The EU-funded URClearED SESAR Project is investigating critical technology to ensure that remotely piloted aerial systems (RPAS) can go about delivery and other type of business safely and securely.
The foreseen growth in drone deployment for civil and commercial purposes needs a
safe and secure way of sharing airspace with other (manned and unmanned) aircraft at intermediate altitudes.
The URClearER project is focusing on a key security aspect: the ‘remain-well-clear‘ (RWC) function. This function is a critical function for keeping a safe distance from other aircrafts, avoiding that such situations could result in a hazardous mid-air collision.
This will allow certified RPAS to safely share airspace with other (manned and unmanned) aircraft at intermediate altitudes. Here we are referring to altitudes below 18,000 feet, well below typical cruise altitudes of commercial airliners which fly at around 40,000 feet, explains project coordinator and CIRA research member Federico Corraro:
What is remain-well-clear (RWC) functionality? How is it achieved in manned aviation?
In aviation, ‘well clear‘ refers to a state in which a pilot considers the situation of the aircraft to be safe in relation to the surrounding air traffic. It is a prognostic function in the sense that its aim is to identify well in advance situations in which two aircraft would fly too close to each other. Therefore, remaining well-clear is a critical function for keeping a safe distance from other aircraft, avoiding that such situations could become a hazardous mid-air collision.
In manned aviation, air traffic controllers ensure separation using specific ground-based surveillance systems (primary and secondary radars). However, depending on the airspace class in which the aircraft flies and type of mission (instrument or visual flight rules – IFR or VFR ), you may have situations in which controllers have no responsibility in providing separation services to aircraft, such as general aviation flying in class G airspace. In these cases, the pilots currently rely on their ‘out-of-window’ view or on-board surveillance sensors (when available) to keep safe distances from other traffic.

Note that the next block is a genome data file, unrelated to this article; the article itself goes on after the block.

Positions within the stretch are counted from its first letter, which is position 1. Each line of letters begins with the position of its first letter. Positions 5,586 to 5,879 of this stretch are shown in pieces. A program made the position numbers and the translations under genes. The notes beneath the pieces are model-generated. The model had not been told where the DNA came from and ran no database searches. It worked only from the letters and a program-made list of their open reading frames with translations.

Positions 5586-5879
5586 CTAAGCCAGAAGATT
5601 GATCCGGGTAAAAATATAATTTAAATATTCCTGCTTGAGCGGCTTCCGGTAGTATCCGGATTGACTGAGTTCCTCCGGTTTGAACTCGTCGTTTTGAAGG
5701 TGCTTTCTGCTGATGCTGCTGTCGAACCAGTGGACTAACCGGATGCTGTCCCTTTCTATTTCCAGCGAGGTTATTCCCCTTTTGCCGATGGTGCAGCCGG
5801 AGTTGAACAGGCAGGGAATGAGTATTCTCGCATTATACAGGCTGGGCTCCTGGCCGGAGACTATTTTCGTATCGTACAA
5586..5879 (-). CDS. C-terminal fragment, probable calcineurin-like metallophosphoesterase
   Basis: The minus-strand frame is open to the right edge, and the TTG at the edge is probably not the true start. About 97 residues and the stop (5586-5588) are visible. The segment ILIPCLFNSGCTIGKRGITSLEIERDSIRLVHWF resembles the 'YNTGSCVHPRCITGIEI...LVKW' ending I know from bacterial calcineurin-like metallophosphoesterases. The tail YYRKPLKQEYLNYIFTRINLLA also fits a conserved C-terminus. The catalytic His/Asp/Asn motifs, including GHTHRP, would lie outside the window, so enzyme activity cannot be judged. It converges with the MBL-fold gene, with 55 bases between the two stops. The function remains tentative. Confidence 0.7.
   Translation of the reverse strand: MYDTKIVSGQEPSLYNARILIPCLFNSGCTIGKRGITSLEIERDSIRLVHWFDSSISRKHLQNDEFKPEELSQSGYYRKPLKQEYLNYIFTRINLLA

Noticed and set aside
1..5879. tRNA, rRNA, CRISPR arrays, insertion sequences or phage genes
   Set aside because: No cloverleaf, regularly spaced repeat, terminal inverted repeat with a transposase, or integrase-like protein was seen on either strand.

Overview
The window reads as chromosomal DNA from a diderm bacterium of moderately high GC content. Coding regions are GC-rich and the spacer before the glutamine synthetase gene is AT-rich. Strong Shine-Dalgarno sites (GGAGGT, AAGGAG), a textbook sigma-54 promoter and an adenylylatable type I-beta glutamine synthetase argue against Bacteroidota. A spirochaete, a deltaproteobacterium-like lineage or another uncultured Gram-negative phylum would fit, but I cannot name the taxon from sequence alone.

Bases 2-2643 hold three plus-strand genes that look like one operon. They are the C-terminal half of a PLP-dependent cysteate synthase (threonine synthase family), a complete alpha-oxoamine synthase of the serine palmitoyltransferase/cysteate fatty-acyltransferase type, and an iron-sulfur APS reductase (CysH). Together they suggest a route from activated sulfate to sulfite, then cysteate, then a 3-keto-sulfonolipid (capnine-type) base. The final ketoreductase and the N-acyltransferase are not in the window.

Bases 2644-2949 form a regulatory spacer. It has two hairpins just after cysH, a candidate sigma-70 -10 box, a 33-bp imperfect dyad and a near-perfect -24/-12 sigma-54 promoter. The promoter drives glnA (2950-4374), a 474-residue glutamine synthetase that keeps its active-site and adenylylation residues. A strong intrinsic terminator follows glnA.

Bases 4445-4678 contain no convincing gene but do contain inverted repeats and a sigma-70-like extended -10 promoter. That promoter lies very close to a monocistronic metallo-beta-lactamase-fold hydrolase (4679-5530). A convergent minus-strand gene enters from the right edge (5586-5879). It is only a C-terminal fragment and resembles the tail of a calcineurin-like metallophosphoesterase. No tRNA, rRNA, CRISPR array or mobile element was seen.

What is the challenge you are trying to address?
URClearED aims to define the requirements and capabilities for the RWC function, to be integrated in RPAS vehicles flying IFR into specific parts of the sky that are referred to as airspace classes D-G. These air segments are indeed the most challenging portions of the airspace for the design of such a function for two main reasons:
- In most parts of airspace (D to G), air traffic controllers provide separation, which means the RWC is considered only as a backup function (for example, in class D with IFR traffic). However, in the case of class G, separation is not provided by the controllers, so the remote pilot must rely on the capabilities of the RPAS, hence the inbuilt RWC function.
- D to G airspace refers to low altitude portions of the sky, below 18,000 feet, in which small and medium-sized aircraft typically fly. Since these aircraft are possibly not equipped with transponders of any kind, they are only visible to the RPAS through active traffic sensors like radar, which in turn are limited in their range and field of view.
How are the authorities, ANSPs, and end users involved in the project?
Several stakeholders, like pilot and air traffic controller associations, research centres and unmanned industries, are taking part in the project advisory board supporting the team both to identify scenario and to define the RWC requirements. They will also support the analysis of the results of the validation campaigns that will be performed end of this year and during the next one These validations will be carried out by means of both fast and real-time simulations and will involve experienced air traffic controllers and remote pilots at both CIRA and DLR experimental laboratories, with the purpose to collect valuable information about the impact of the designed RWC function on human performance.
What benefits do you hope your project will bring?
By providing evidence of the effectiveness and safety of our implementation of the RWC function, we hope to facilitate the introduction and integration of certified RPAS in classes D to G allowing this part of the sky to be safe for day-to-day civil use.
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